Loyalty Isn't What It Used to Be
September 24, 2007
A couple of recent incidents have made it clear to me how much our society has changed when it comes to loyalty. As contractors, we have always counted on certain customers to be loyal when it came time to make a purchase. However, with the availability of information, the fast pace of everyone’s lifestyle, maybe we can’t count on loyalties like we have in the past.
Those who have read this space before know that I try to look at the positive side of things and truly think of the glass as half full. On the issue of being loyal to a contractor or not, I had to think hard to come up with a way to make a positive out of the current situation. After a couple of examples, I’ll let you know what I feel we can do to make a seemingly negative into a positive.
LOYALTY: PART ONE & TWOThe first incident occurred when my cousin (a widow, living alone), called and said her 20-plus-year-old air conditioner was acting up and could I give her a good deal on a replacement. I said “Of course” and dispatched a sales engineer to her home. He found, as I anticipated, the house was in need of repairs and especially needed a new furnace and air conditioner. He went about sizing the home, checking the ductwork, and doing all of the things we would typically do in preparing a proposal. He explained to my cousin that, because of the relationship, he wanted to review the pricing numbers with me and would get back to her later in the day. As he was finalizing his notes, he was surprised to see brochures from not one, but two of our competitors. When he explained the situation to me, I was disappointed but not surprised.
The second incident occurred unfortunately to the same sales engineer. A tennis friend of my wife called and said an air conditioning company she had out said she needed a replacement. She knew we installed units but didn’t know we serviced them as well (shame on us). She asked if we would give her a good price to replace her system. Our sales engineer only found brochures from one competitor during his inspection, however, as he was leaving, he was met at the door by another competitor.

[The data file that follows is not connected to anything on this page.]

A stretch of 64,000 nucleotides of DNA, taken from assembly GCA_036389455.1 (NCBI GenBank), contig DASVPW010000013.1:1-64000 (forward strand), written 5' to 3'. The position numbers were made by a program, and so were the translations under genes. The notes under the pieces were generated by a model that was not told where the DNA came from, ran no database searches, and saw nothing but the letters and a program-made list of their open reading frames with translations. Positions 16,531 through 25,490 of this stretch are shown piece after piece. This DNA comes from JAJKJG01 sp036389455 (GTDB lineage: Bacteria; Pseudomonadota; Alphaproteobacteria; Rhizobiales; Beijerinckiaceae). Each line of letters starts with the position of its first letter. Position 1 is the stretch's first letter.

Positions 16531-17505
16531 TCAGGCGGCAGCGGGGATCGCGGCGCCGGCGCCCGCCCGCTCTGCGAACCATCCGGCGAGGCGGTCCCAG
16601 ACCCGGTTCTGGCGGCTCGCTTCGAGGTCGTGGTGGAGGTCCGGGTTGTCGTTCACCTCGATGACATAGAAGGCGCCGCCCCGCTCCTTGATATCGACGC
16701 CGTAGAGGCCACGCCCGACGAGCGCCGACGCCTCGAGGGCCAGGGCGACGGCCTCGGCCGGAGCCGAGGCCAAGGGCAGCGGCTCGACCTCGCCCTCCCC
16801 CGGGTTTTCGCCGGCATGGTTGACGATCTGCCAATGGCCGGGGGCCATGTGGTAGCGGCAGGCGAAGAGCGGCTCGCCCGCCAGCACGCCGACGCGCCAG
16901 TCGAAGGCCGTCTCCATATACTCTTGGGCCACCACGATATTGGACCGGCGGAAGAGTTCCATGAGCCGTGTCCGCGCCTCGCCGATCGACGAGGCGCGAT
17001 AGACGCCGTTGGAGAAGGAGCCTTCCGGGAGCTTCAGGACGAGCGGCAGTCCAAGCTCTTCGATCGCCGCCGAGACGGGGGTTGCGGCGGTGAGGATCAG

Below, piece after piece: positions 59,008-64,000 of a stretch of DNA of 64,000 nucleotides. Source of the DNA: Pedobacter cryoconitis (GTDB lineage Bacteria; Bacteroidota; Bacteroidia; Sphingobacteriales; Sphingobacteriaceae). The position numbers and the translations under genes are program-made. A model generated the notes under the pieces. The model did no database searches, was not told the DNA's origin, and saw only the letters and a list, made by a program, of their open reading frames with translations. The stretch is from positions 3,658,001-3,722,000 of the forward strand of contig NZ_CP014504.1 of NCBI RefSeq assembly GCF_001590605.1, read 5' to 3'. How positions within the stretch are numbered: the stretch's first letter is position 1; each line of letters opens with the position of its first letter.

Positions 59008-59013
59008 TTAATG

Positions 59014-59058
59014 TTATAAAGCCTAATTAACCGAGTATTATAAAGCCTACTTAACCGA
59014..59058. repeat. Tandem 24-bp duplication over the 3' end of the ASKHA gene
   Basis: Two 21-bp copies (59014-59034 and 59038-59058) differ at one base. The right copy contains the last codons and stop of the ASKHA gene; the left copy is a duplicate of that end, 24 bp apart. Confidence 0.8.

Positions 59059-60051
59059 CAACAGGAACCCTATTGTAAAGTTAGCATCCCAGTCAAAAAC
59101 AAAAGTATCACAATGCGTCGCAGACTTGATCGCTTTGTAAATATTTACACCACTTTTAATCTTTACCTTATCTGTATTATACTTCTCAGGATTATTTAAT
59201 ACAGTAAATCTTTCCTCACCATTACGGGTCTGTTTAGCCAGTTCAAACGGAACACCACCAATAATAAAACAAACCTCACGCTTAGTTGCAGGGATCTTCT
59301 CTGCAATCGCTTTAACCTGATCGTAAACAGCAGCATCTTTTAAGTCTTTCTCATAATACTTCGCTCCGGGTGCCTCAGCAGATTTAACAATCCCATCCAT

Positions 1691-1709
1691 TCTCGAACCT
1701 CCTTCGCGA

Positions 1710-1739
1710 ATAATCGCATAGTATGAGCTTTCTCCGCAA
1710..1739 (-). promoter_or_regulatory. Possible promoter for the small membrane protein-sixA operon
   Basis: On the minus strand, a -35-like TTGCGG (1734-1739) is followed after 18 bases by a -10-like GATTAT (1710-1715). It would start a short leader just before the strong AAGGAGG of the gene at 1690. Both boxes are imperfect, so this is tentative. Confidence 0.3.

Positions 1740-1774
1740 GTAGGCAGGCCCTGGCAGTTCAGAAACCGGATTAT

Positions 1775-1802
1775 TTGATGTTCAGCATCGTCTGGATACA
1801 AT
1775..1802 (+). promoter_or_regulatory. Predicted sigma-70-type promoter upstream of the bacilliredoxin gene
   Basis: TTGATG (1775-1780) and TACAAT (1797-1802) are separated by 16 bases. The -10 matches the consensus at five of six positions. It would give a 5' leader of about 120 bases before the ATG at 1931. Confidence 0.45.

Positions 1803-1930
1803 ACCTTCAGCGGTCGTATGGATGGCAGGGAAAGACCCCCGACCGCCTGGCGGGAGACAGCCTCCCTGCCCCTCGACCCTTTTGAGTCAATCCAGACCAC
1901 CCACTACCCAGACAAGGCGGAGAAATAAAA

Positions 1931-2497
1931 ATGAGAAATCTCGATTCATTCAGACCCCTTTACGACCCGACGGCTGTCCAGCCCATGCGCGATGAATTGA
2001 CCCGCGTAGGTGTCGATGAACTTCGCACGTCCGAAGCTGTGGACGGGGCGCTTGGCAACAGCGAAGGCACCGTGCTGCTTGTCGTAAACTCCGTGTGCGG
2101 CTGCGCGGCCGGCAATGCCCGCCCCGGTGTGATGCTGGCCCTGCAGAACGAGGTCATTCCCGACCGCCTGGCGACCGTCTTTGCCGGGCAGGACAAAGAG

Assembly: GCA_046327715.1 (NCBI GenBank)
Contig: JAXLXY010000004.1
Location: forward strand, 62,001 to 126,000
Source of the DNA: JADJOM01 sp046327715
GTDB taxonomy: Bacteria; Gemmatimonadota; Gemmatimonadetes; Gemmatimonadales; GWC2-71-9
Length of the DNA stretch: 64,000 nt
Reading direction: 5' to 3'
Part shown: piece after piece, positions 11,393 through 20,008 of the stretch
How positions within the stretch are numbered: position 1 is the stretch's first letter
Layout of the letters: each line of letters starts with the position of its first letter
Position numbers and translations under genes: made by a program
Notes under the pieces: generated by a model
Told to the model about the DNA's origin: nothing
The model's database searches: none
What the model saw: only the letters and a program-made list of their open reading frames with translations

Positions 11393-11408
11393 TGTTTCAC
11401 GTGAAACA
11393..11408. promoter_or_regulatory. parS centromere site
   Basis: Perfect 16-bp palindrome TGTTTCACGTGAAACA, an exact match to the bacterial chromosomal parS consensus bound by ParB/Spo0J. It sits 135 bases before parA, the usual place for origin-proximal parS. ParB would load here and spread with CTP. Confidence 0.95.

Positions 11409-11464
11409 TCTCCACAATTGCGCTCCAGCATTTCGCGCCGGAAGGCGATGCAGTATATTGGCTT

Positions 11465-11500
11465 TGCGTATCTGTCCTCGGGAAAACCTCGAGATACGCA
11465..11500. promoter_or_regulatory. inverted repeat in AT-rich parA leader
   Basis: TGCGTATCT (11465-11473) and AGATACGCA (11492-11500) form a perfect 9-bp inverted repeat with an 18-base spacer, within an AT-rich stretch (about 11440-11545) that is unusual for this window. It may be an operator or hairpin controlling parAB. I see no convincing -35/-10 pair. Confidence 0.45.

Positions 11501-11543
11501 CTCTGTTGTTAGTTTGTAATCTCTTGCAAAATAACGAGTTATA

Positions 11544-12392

HOW TO INCREASE LOYALTYWe, as contractors, have never been afraid of competition and have always prided ourselves in our ability to outsell our competition honestly and fairly. However, in these two incidents I was somewhat surprised that both individuals would have sought quotes from at least two other contractors.
After giving it some thought, I believe I have determined that the loyalty doesn’t have as much of a presence in business as it once had. With so much information, both true and false, available to buyers through the Internet, buyers are at least seemingly more informed than ever. With all of that information available to them, it is only natural, I suppose, that a buyer would seek more than one quote.
Now for the positive aspects of this writing.
We were successful in getting both of these jobs and at our normal margins. And I believe we learned some valuable lessons. If the amount of loyalty is going to decrease, we need to increase the number of our maintenance agreement customers to ensure a steady number of loyal customers.
Additionally, we are going to have to continue to work even harder to satisfy our customers in order to make sure that they will, hopefully, be loyal to our company. We have to realize that we can’t sit back and assume that customers are going to be loyal to us, regardless of their relationship. Times have changed and so has loyalty.
Publication date: 09/24/2007